Another patent that seems to take an ordinary task and make it more complicated is U.S. patent no. 10,121,127, entitled “System and Method for Processing Group Gift Cards.” This is software that can be used to manage the purchase of a group gift. For example, when you and your friends want to chip in to buy another friend a birthday present, someone collects the money from the others and buys the gift. I don’t know what is so time-consuming or complicated about this, and I don’t find it to be a problem. But the inventors of this invention came up with a solution, so they must think there is a problem. So, instead of using the old-fashioned method, you can use their software, which is shown in 30 figures and described in 78 columns of text. Perfectly simple.

One more overly complicated patent is for a pie-baking dish. This pie plate allows you to make a pie with horizontal layers instead of vertical ones. Standard pie plates can be used to make a vertically layered pie, such as a cheesecake. All you do is place one layer of ingredients on top of another layer. A pie with horizontal layers is a pie with concentric circles of ingredients. It is much harder to make this kind of pie. Gravity works against horizontal layers. I’m not sure I’ve ever seen a pie with horizontal layers. But, in case you want to try making one, these inventors have designed a pie plate to help make it easier. The pie plate has inner walls to keep the horizontal layers separate and inner heating channels with vents to cook all of the layers evenly. I’m not sure how many of us would use this kind of pie plate, but it might be fun to try.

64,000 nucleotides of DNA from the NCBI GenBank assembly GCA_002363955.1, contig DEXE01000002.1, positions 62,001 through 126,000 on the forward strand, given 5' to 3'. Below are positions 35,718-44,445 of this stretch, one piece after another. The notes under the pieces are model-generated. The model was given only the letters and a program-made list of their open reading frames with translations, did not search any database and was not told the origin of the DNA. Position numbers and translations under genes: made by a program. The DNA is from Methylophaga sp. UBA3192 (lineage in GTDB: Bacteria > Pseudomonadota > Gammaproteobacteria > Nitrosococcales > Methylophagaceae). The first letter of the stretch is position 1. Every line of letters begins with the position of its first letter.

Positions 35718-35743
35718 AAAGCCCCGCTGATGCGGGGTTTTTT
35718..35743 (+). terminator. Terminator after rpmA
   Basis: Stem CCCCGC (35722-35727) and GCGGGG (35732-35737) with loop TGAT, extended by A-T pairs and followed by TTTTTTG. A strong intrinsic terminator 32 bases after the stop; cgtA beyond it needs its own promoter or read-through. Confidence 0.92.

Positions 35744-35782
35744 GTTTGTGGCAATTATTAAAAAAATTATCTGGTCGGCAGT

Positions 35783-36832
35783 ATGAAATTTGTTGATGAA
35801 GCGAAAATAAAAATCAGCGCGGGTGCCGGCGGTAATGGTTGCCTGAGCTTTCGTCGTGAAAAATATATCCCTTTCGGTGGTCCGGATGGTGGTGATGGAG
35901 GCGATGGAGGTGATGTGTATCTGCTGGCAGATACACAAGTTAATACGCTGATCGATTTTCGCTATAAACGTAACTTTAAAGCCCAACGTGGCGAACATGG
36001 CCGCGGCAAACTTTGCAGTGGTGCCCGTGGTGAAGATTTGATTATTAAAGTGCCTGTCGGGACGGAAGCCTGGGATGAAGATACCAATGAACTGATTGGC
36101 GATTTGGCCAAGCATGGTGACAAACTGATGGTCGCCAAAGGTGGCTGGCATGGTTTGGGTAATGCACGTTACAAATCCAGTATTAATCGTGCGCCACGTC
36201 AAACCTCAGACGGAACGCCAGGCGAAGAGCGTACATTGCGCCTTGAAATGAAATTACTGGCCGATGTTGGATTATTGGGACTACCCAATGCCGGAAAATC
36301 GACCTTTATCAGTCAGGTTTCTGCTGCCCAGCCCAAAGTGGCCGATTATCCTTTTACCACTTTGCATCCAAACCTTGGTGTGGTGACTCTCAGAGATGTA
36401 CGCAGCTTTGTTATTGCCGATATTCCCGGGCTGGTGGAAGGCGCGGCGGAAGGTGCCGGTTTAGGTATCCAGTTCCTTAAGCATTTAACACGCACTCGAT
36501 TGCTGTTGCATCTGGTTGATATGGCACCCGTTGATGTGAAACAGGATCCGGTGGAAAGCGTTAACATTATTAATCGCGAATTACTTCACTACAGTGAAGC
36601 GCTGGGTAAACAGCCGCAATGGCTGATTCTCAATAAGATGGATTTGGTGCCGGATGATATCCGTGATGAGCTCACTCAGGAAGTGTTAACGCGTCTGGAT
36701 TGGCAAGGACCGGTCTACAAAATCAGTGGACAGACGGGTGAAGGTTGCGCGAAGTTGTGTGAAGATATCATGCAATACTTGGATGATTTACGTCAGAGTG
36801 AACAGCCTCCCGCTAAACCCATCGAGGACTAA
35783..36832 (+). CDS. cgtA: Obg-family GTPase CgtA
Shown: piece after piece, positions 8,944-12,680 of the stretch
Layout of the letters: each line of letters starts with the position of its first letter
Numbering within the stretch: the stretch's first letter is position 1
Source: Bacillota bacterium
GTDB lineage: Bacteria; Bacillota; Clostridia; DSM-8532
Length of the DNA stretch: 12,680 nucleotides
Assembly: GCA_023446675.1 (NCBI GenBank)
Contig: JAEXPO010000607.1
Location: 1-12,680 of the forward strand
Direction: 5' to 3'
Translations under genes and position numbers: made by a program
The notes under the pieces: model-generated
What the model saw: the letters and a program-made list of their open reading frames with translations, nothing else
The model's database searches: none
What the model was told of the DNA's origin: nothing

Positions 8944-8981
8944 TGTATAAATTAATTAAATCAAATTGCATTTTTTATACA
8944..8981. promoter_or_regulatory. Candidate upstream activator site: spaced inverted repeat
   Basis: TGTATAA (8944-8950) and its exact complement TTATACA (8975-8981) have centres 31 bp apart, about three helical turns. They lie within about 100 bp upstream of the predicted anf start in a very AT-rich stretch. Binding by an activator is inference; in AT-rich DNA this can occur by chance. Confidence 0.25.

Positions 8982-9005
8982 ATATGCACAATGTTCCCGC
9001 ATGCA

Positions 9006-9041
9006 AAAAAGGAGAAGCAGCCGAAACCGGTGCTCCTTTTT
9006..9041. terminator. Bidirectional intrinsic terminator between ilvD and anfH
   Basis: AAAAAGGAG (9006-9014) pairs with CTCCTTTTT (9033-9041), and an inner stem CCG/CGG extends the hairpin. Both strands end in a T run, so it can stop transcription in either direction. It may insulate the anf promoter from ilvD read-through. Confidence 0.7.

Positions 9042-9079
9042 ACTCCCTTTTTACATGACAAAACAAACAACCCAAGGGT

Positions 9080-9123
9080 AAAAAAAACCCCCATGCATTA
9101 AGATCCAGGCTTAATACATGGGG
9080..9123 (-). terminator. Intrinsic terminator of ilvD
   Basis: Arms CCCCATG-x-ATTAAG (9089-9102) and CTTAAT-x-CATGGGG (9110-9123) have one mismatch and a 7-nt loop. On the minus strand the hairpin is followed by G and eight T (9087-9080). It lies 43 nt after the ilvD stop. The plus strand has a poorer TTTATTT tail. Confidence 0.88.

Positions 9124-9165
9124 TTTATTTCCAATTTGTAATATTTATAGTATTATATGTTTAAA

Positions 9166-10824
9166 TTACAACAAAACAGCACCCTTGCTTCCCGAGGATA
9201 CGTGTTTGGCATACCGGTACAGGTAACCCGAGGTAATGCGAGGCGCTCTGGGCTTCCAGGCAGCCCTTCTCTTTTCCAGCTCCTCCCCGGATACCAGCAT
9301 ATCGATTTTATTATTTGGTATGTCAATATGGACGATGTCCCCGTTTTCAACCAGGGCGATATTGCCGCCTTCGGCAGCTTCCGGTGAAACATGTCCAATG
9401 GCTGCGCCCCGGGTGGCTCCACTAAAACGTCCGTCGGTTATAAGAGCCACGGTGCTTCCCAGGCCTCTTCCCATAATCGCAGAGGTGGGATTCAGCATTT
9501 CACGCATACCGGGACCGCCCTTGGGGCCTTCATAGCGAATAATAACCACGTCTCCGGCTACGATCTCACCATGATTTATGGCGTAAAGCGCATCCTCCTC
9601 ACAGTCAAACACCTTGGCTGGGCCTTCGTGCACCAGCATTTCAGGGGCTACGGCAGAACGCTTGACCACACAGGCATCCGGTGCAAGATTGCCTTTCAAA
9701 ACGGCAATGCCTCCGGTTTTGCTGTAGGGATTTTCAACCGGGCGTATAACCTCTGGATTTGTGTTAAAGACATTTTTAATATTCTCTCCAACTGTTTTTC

There are some patents that do not describe complicated inventions. One such patent is a design patent for an artificial Christmas tree. I’m not a fan of artificial Christmas trees, but a lot of people have them. U.S. design patent no. D832,133 shows a geometrical tree that has a central pole and layers of horizontal slats around the pole arranged as branches. The problem with this patent is that it would be fairly easy to design around by changing the arrangement of the layers or the number of slats. Design patents only protect the specific design shown in the drawings; as such, they provide less protection than utility patents. But, design patents can be very valuable if the specific design is likely to be copied.

My all-time favorite Christmas patent, however, is the “Apparatus to Prevent Pets Climbing a Christmas Tree.” The need for this invention is not surprising to anyone who has kittens or cats. As the patent explains, “as is generally well known in the prior art, pets, such as cats, like to climb up the branches of a Christmas tree. [Duh!] Oftentimes this will result in knocking some of the ornaments off such tree. These ornaments may be broken…” The invention is basically a giant circular screen that clips under the lowest branches of the tree and is intended to frustrate the climbing felines. If you have a cat, however, you know that this device will do exactly the opposite. Any cat who sees this big screen will be curious and simply jump up onto it. The screen will become a staging platform for your cat to explore the tree. So, I don’t think it will work. But, actually, who really wants to stop cats from climbing Christmas trees anyway? It’s way too much fun to watch them perched on the branches, swatting ornaments and looking embarrassed when they land clumsily on the floor!